It would take several years for the public to benefit from RA 7925 in the form of the introduction of prepaid cellular phones, prepaid cards, prepaid IDD, the elimination of national IDD via cellular phones, the introduction of prepaid phone reloading, the introduction of unlimited call and text services. It is easy to laud the telcos for these benefits, but a closer inspection would reveal that many of these “benefits” accrued to consumers after they themselves for and demanded them.
After telcos cashed in on the deregulation policy unleashed by RA 7925 in the form of unregulated windfall profits, the mergers and buy-outs started, and consumers again funded these corporate actions as well as a number of bad business decisions made by the corporations. Globe Telecom, would buy Islacom, the country’s first GSM provider. Today, the PLDT network has under its wings Piltel, Smart, Cure and, of late, Digitel/Sun Cellular. In the case of Smart, consumers reportedly subsidized its migration from the failed ETACS to GSM.
Monopolies and any other anti-competitive business formation are bad for consumers, if only for the simple reason that they mean less number of choices in the market. If and when a monopoly emerges or reemerges, the first victim is the consumer.
To clarify, consumers are not against mergers and acquisitions as these are facts of business activity. We however raise serious questions on the legality of the transactions entered into by telcos among themselves. For even as they merge and acquire, consumers still reel from such practices as the charging of arbitrarily-set interconnection fees for calls and texts made across telcos. The problem persists up to this day, driving up the cost of calls and text.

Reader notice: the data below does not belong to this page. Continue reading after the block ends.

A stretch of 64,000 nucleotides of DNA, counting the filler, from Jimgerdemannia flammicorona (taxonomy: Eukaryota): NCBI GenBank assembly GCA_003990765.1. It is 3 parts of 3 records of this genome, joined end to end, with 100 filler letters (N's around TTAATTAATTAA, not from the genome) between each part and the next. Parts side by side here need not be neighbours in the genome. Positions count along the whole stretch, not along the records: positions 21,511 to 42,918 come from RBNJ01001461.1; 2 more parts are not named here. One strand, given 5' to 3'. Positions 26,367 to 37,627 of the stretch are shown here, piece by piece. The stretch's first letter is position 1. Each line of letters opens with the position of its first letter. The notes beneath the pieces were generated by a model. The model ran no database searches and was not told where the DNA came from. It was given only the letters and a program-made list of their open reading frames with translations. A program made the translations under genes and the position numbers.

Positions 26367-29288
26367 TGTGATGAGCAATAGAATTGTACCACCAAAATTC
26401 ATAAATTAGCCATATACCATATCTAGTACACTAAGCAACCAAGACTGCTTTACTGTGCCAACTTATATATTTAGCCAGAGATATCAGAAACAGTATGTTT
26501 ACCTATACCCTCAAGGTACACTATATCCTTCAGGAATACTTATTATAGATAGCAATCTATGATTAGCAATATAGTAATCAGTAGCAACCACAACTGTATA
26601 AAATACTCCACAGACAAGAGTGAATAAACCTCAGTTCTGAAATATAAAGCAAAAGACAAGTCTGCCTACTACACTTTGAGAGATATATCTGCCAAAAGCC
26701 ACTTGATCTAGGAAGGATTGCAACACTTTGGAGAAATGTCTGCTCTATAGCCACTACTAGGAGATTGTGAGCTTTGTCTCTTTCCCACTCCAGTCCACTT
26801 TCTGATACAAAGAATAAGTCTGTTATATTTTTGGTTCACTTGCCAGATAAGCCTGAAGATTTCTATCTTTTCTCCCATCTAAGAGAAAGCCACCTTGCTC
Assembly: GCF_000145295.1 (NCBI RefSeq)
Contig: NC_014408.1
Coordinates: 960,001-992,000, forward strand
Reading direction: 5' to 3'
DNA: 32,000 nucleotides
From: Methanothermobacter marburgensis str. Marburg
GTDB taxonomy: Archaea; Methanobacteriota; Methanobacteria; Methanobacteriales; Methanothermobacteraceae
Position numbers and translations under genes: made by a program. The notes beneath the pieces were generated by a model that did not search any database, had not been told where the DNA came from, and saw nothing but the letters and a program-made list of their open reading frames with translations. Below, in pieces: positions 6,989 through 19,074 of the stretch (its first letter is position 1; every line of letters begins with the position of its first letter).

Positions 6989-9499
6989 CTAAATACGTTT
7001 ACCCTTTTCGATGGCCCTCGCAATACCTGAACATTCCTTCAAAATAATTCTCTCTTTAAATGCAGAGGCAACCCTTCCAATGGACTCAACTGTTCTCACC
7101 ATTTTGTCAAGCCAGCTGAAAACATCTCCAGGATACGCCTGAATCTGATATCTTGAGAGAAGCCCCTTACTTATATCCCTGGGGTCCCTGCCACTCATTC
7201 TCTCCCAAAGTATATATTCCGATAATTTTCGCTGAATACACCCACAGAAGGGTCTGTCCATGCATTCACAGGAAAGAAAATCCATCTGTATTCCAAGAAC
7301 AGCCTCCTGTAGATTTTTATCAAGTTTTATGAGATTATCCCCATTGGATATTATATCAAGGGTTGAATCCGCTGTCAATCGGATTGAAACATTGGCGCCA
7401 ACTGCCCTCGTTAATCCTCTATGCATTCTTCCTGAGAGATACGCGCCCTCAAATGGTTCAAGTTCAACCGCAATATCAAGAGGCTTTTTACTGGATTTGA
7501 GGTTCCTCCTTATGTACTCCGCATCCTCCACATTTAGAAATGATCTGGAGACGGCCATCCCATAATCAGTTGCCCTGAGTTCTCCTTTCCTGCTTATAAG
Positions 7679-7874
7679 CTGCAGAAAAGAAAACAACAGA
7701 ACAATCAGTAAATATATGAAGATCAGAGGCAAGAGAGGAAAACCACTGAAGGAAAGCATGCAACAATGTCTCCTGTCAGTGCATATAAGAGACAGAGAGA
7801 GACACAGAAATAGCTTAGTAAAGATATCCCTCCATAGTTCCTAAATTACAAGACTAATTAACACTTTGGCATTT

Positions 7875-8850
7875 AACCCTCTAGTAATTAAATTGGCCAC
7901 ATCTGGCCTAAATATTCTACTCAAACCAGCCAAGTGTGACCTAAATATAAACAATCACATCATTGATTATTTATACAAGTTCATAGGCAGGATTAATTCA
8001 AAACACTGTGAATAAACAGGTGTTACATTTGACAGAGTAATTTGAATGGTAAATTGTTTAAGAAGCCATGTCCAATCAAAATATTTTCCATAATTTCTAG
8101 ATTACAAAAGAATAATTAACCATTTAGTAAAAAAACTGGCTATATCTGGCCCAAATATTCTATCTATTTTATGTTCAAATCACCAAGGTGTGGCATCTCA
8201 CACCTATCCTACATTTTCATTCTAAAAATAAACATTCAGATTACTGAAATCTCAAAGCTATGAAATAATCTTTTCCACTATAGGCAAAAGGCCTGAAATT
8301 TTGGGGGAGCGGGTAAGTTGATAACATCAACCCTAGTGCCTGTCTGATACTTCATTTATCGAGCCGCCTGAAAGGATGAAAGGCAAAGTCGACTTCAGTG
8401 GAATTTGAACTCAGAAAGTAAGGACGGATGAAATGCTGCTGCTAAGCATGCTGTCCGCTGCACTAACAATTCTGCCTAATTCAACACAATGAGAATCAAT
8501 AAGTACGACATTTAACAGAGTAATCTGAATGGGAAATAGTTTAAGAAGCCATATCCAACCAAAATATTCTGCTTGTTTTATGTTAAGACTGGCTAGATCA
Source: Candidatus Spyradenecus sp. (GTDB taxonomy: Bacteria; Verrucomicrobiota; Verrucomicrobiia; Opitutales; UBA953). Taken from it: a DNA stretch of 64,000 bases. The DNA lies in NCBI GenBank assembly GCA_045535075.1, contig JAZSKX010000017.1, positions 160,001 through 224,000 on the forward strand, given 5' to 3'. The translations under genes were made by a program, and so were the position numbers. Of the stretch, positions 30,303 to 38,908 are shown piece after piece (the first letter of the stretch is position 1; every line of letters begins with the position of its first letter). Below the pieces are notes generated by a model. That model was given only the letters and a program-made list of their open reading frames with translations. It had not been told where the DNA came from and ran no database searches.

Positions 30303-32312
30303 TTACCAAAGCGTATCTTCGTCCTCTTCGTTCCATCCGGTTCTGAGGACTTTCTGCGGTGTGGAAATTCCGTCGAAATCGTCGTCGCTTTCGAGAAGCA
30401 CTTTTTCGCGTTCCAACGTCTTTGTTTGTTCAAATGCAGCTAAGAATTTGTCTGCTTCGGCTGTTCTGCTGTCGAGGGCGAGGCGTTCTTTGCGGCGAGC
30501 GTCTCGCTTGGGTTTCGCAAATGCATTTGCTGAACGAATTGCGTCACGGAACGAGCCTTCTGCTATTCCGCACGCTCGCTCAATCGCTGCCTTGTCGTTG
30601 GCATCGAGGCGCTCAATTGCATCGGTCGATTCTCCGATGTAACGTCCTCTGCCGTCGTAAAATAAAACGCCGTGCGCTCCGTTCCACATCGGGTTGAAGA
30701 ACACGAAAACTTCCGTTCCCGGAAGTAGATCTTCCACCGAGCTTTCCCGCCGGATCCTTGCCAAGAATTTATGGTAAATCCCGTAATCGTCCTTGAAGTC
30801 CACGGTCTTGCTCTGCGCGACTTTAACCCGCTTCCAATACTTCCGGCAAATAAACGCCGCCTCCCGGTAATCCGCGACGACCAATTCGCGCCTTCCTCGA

A monopoly captures the market not by providing superior products but by the capricious use of the monopolist of his immense resources and prerogatives to monopolize the market.
The existence or reemergence of monopolies is even made more scandalous as we see it in the telecommunications sector. It is important to stress that telecommunications is not just a commodity or a business. It is a public utility that is imbued with public trust, makes use of publicly-owned resources and ultimately aims to become an enabler of the progressive goals of the public.
This public utility nature of telecommunications is formally expressed by the telcos’ application for and grant of franchises by the Congress of the Philippines. Without such franchises, no company may enter into the telecommunications business. Franchises are granted, in theory, only to majority Filipino-owned companies which have the vision and the means to “roll out” telecommunications services.
Globally, regionally and nationally, there is a continuing rejection of all sorts of business monopolies. Opposing monopolies is not bad for business. The opposite is true.